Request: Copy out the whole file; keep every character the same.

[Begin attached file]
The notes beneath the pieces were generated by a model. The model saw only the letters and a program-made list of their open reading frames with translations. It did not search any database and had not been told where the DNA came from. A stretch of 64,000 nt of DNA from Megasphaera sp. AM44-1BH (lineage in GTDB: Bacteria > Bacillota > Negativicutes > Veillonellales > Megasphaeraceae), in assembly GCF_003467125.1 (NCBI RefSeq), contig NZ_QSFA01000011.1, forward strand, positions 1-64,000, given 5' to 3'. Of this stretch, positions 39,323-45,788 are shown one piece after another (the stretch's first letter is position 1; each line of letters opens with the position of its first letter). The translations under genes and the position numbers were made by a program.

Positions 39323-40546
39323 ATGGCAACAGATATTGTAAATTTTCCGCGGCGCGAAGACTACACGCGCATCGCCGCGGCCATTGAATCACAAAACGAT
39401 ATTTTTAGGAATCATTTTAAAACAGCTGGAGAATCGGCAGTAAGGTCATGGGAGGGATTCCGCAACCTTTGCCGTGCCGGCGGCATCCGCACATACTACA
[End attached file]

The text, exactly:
The notes beneath the pieces were generated by a model. The model saw only the letters and a program-made list of their open reading frames with translations. It did not search any database and had not been told where the DNA came from. A stretch of 64,000 nt of DNA from Megasphaera sp. AM44-1BH (lineage in GTDB: Bacteria > Bacillota > Negativicutes > Veillonellales > Megasphaeraceae), in assembly GCF_003467125.1 (NCBI RefSeq), contig NZ_QSFA01000011.1, forward strand, positions 1-64,000, given 5' to 3'. Of this stretch, positions 39,323-45,788 are shown one piece after another (the stretch's first letter is position 1; each line of letters opens with the position of its first letter). The translations under genes and the position numbers were made by a program.

Positions 39323-40546
39323 ATGGCAACAGATATTGTAAATTTTCCGCGGCGCGAAGACTACACGCGCATCGCCGCGGCCATTGAATCACAAAACGAT
39401 ATTTTTAGGAATCATTTTAAAACAGCTGGAGAATCGGCAGTAAGGTCATGGGAGGGATTCCGCAACCTTTGCCGTGCCGGCGGCATCCGCACATACTACA